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  • Many people around the world live with huge water challenges and have to prioritise their water uses every day.

    In Aotearoa New Zealand, we are lucky to not have to think about water priorities often, with reliable supplies of clean treated water provided to our taps. Most people on municipal water supplies have few water challenges, but what if it wasn’t this way? Carrying out a water challenge with limited water amounts is useful to help students appreciate that our priorities for water use may change according to how much water we have available.

    In this cross-curricular activity, students take part in a water challenge to:

    • calculate their daily water use at home and at school
    • participate in a water for a day challenge
    • consider water use priorities when making decisions.

    This activity is part of a suite of resources that support Smart Water – a context for learning, which provides students and teachers with opportunities to connect with water and learn more about drinking water in the Waikato region. The science and mātauranga concepts that underpin Smart Water are transferable to other locations in Aotearoa New Zealand.

    By the end of this activity, students should be able to:

    • investigate their daily water use at school and at home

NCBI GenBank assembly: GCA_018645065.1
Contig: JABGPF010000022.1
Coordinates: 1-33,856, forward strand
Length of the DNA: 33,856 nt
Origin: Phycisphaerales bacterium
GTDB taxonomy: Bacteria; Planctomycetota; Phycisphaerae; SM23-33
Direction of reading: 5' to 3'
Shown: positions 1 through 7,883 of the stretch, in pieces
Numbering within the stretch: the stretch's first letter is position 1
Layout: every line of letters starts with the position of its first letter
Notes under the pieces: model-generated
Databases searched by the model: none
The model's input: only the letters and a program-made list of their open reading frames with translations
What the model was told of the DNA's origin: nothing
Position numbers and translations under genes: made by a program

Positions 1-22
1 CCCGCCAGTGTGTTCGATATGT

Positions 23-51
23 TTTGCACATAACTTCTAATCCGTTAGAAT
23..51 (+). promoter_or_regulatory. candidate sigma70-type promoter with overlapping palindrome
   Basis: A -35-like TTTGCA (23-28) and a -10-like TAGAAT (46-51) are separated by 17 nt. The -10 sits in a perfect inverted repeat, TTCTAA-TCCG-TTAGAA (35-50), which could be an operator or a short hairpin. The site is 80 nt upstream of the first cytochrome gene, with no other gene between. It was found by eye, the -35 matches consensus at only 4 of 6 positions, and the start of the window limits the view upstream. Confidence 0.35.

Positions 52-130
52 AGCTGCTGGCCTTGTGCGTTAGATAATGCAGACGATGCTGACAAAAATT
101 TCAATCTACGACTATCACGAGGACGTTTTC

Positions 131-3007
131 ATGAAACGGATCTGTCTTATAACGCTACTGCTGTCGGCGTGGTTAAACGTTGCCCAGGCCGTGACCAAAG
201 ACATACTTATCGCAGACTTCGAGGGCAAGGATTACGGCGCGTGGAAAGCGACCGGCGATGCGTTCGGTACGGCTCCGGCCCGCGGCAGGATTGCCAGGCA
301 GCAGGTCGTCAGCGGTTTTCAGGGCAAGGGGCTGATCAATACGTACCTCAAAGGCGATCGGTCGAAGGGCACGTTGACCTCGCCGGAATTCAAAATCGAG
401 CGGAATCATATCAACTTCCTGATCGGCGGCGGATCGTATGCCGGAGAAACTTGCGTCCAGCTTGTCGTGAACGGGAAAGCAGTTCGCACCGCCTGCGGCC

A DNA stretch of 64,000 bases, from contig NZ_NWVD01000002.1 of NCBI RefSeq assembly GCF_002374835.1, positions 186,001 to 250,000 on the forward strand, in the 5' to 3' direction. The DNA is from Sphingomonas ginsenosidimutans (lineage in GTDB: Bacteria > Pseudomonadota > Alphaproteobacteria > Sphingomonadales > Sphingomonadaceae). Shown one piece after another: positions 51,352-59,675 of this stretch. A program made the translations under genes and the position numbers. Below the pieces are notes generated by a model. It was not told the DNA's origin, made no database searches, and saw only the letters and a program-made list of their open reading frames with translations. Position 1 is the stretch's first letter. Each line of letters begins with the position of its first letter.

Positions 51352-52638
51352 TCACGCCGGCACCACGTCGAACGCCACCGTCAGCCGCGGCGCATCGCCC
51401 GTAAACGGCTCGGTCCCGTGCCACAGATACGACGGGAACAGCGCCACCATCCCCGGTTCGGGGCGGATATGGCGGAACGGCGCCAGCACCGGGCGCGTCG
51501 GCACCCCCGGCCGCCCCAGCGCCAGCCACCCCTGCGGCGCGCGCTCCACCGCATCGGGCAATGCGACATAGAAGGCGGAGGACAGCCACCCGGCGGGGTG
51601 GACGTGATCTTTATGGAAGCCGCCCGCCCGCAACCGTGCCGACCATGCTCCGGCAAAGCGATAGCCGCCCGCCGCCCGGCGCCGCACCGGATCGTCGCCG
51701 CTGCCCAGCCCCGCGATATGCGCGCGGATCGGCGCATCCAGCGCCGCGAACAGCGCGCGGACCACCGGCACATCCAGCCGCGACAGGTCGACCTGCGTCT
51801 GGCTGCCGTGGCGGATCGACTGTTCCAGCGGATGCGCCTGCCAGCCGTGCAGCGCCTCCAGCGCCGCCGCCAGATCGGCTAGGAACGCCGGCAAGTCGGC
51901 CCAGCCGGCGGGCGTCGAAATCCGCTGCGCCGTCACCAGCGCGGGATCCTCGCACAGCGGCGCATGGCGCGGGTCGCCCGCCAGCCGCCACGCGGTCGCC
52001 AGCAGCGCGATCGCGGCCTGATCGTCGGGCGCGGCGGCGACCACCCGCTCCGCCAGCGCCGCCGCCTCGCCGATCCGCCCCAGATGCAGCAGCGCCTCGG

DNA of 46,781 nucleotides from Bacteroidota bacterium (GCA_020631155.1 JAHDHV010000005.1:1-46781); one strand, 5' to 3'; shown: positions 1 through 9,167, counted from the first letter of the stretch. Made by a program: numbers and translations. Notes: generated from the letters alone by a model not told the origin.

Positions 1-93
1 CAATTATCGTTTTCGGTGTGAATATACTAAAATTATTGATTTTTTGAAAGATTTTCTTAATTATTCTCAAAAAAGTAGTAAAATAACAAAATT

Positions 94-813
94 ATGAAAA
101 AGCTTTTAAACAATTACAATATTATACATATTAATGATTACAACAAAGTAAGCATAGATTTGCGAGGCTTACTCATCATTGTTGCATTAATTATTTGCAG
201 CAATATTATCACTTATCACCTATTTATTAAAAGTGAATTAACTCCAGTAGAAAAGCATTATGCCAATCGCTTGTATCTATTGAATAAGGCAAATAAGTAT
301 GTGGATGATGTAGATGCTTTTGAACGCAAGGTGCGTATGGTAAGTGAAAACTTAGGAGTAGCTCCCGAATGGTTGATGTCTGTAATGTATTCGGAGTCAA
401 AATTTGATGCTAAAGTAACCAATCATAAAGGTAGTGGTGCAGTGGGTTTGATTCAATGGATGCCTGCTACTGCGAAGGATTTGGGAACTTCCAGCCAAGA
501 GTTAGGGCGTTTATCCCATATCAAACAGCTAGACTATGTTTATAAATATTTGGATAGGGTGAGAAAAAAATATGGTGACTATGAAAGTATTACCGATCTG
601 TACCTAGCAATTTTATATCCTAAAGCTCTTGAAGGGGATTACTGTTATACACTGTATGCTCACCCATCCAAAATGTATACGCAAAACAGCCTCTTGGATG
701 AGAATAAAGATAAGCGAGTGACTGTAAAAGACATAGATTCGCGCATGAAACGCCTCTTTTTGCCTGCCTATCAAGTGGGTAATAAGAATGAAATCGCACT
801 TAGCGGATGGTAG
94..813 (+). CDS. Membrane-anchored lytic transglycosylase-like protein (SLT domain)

• calculate water use using numeracy skills
    • participate in a water challenge, making decisions about how to prioritise water use.

    Download the Word file (see link below).

    Nature of science

    This activity supports the Nature of Science ‘Participating and contributing’ strand. Students explore various aspects of an issue and make decisions about personal actions.

    Related content

    Smart Water – integrated inquiry cycle groups Smart Water resources into key science and teaching concepts that underpin water conservation.

    Rivers and Us – a context for learning has pedagogical information and links to numerous resources that explore water use and water quality.

    Why is water important? Find out in this article.

    Activity ideas

    Other activities in Smart Water:

    Useful links

    Visit Smart Water for water level alerts, water saving tips and more.

    The Guardian lists the typical values for the volume of water required to produce common foodstuffs in table and spreadsheet formats.

    World Data Lab has an interactive global water scarcity timeline.

    Acknowledgement

    This resource has been produced with the support of Smart Water.

      Published 10 May 2022 Referencing Hub articles
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